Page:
Significant progress has been made in the past through the implementation of phosphorus waste reduction initiatives that have been developed and refined over the years. These initiatives have relied on the application of best management practices, the optimization of feeding regimes, and the utilization of low-phosphorus feed ingredients. Moreover, promising results have been reported by incorporating feed supplements such as a-ketoglutarate phytase enzymes, organic acids and low-phosphorus plant protein combinations. These strategies offer promising avenues to not only reduce phosphorus waste but also to optimize fish growth and foster sustainable freshwater aquaculture practices.

Likewise, exogenous enzymes can serve as a safe and efficient bio-additive to regulate various aspects of fish performance and reduce phosphorus pollution into the environment. Incorporating exogenous enzymes into fish feed has the potential to improve growth performance, digestibility, feed utilization, whole-body composition and immune performance, subsequently reducing phosphorus pollution in open-flow freshwater fish farms.

Management strategies for reducing phosphorous pollution from aquaculture

The aquaculture-environment interaction is an interesting paradox. On one hand, aquaculture effluents containing excess nutrients discharged into surrounding waters contribute to phosphorus release, with detrimental effects on the ecological state of the ecosystem. Aquaculture, on the other hand, is susceptible to the effects of eutrophication, as excessive phosphorus levels can disrupt the ecological balance, as well as the water quality, fish health and growth. Recognizing this paradox, legislative initiatives are being implemented to address phosphorus pollution from various sources, including aquaculture and agriculture, to mitigate environmental impacts and promote sustainable aquaculture practices.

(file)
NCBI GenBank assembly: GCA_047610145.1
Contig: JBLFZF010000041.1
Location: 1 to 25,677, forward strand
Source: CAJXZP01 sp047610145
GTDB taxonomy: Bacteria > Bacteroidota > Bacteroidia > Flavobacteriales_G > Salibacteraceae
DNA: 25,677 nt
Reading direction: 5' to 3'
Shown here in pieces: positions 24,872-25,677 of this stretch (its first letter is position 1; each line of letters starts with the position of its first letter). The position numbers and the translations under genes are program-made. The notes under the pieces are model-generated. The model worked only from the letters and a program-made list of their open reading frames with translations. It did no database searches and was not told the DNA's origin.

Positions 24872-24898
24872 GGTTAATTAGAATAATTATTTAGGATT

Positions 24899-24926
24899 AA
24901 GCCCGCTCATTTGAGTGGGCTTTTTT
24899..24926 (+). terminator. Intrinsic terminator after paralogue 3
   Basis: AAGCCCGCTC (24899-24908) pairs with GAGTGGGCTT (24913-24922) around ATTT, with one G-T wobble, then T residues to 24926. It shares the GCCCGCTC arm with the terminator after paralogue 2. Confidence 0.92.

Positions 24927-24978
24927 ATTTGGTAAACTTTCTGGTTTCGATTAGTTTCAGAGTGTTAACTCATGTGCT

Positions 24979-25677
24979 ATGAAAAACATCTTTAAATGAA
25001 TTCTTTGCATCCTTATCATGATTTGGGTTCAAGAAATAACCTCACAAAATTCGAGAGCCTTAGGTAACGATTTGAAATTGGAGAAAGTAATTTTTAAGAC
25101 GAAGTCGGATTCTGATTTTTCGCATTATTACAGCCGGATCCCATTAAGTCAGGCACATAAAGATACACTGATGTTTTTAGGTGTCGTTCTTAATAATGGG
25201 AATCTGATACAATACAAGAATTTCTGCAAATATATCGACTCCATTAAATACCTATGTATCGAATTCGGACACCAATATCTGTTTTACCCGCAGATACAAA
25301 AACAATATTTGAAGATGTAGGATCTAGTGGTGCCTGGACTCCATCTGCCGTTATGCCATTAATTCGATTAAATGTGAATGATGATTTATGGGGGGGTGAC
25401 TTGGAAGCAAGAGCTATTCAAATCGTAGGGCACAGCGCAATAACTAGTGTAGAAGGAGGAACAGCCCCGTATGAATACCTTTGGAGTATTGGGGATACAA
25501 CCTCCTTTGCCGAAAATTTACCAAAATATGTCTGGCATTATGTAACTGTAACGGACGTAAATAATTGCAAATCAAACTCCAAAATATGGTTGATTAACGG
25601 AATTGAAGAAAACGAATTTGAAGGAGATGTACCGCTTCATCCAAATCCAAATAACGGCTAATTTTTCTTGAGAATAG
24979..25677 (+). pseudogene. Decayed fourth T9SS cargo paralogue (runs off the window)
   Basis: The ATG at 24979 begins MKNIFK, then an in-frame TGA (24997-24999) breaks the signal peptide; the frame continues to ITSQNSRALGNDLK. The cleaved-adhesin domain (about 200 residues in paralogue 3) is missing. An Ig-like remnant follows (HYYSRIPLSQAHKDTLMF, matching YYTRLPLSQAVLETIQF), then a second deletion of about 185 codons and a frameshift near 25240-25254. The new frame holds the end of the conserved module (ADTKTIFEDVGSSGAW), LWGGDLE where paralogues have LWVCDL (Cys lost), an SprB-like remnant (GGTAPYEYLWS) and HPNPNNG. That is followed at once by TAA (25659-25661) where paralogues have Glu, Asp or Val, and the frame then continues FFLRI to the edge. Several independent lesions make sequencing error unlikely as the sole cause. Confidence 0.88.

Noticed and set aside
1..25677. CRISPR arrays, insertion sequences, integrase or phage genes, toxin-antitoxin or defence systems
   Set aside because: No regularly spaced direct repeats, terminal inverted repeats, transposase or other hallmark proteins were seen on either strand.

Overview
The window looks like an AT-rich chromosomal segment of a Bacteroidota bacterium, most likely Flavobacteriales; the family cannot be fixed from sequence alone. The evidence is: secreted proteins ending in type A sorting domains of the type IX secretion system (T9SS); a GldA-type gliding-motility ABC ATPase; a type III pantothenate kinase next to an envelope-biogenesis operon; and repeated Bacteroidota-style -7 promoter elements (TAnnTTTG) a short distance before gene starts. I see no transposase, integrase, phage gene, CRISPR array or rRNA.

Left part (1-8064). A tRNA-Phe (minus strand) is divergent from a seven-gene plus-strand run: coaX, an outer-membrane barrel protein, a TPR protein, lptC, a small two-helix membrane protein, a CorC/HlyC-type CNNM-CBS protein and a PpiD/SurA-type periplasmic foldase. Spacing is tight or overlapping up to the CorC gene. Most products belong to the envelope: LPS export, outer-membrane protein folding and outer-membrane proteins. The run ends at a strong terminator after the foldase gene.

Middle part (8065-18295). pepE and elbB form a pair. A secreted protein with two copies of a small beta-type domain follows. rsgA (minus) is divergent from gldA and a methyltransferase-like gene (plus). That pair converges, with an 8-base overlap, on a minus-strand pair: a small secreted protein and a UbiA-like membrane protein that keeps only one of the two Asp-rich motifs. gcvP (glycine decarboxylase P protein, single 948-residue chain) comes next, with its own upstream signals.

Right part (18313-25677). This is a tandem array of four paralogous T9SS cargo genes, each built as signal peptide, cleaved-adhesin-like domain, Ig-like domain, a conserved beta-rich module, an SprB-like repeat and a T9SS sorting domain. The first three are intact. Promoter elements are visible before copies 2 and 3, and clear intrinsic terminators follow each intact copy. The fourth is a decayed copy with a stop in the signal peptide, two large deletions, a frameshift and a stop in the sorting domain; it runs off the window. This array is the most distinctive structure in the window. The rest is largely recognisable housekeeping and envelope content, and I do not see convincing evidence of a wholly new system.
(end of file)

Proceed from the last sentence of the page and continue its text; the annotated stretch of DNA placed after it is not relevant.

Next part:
As a result, there are a variety of emerging or refined management strategies that can be used to reduce phosphorus pollution from aquaculture, including developing existing and new approaches, such as substituting fish meal with plant proteins and reducing the amount of phosphorus in the feed, optimizing feeding regimes to reduce feed conversion ratios or daily feed intake, using water treatment technologies to remove phosphorus from wastewater, and developing sustainable aquaculture practices that reduce the environmental impact of fish farming.

However, the feasibility and effectiveness of these strategies depend on various factors, such as the type of aquaculture system, the type of fish being farmed, and the local environmental conditions. Phosphorus removal in open-flow aquaculture systems within rivers is a critical concern for maintaining water quality and mitigating environmental impacts (Fig. 2).

Fig. 2: Interactions and strategies for phosphorus management in freshwater fish farms.


Emerging solutions such as phytoremediation and adsorbents/filtration offer promising approaches to address phosphorus pollution. These methods are based on the use of aquatic plants and mechanical and biological filters to remove excess phosphorus from the water.

Phytoremediation in river aquaculture can also be based on the use of floating aquatic plants, such as water hyacinth (Eichhornia crassipes) and duckweed (Lemna spp.), which have demonstrated effective nutrient removal capabilities. These plants can be strategically placed in the aquaculture system or in constructed wetlands along the flow path of the river to help mitigate phosphorus pollution. Another example involves the utilization of effluent collected after wastewater treatment with the purple bacterium Rhodopseudomonas sphaeroides. This effluent can be reutilized for microbial feed, medicament and aquaculture water.

Adsorbents and filtration systems

Adsorbents and filtration systems are effective approaches for mitigating phosphorus and reducing eutrophication impacts in river-based aquaculture. Modified clays or activated carbon, acting as adsorbents, can bind to phosphorus particles in water, facilitating their removal. Similarly, filtration systems equipped with specific media or membranes can capture phosphorus particles.

Zeolites, for instance, have demonstrated potential for removing phosphorus from aquaculture effluents. Additionally, biomaterials derived from lodgepole pine have been utilized to reduce aquaculture waste and mitigate micronutrient-induced eutrophication. For example, treating rainbow trout effluents with these biomaterials for up to 60 minutes resulted in the removal of 150 to 180 grams of phosphorus per metric ton, providing a method for eutrophication reduction in aquaculture.